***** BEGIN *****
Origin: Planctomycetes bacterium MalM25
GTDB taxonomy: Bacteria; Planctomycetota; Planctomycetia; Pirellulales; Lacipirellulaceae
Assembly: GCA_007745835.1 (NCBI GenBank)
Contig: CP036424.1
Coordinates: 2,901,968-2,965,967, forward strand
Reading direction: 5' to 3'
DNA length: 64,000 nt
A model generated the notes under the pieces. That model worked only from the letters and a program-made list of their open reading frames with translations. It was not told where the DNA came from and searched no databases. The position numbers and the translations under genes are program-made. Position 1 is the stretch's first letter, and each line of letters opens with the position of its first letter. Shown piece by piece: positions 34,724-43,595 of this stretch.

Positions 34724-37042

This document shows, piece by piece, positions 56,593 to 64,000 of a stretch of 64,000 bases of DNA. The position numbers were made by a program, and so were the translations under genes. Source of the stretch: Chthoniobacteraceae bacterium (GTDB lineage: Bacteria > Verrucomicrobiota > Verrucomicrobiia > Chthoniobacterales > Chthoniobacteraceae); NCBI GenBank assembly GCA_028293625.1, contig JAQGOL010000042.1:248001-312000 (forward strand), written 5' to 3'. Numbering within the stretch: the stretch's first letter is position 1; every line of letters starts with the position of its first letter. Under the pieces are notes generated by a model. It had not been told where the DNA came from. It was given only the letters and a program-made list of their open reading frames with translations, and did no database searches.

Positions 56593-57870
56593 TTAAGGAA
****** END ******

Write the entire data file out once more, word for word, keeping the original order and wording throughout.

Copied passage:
Origin: Planctomycetes bacterium MalM25
GTDB taxonomy: Bacteria; Planctomycetota; Planctomycetia; Pirellulales; Lacipirellulaceae
Assembly: GCA_007745835.1 (NCBI GenBank)
Contig: CP036424.1
Coordinates: 2,901,968-2,965,967, forward strand
Reading direction: 5' to 3'
DNA length: 64,000 nt
A model generated the notes under the pieces. That model worked only from the letters and a program-made list of their open reading frames with translations. It was not told where the DNA came from and searched no databases. The position numbers and the translations under genes are program-made. Position 1 is the stretch's first letter, and each line of letters opens with the position of its first letter. Shown piece by piece: positions 34,724-43,595 of this stretch.

Positions 34724-37042

This document shows, piece by piece, positions 56,593 to 64,000 of a stretch of 64,000 bases of DNA. The position numbers were made by a program, and so were the translations under genes. Source of the stretch: Chthoniobacteraceae bacterium (GTDB lineage: Bacteria > Verrucomicrobiota > Verrucomicrobiia > Chthoniobacterales > Chthoniobacteraceae); NCBI GenBank assembly GCA_028293625.1, contig JAQGOL010000042.1:248001-312000 (forward strand), written 5' to 3'. Numbering within the stretch: the stretch's first letter is position 1; every line of letters starts with the position of its first letter. Under the pieces are notes generated by a model. It had not been told where the DNA came from. It was given only the letters and a program-made list of their open reading frames with translations, and did no database searches.

Positions 56593-57870
56593 TTAAGGAA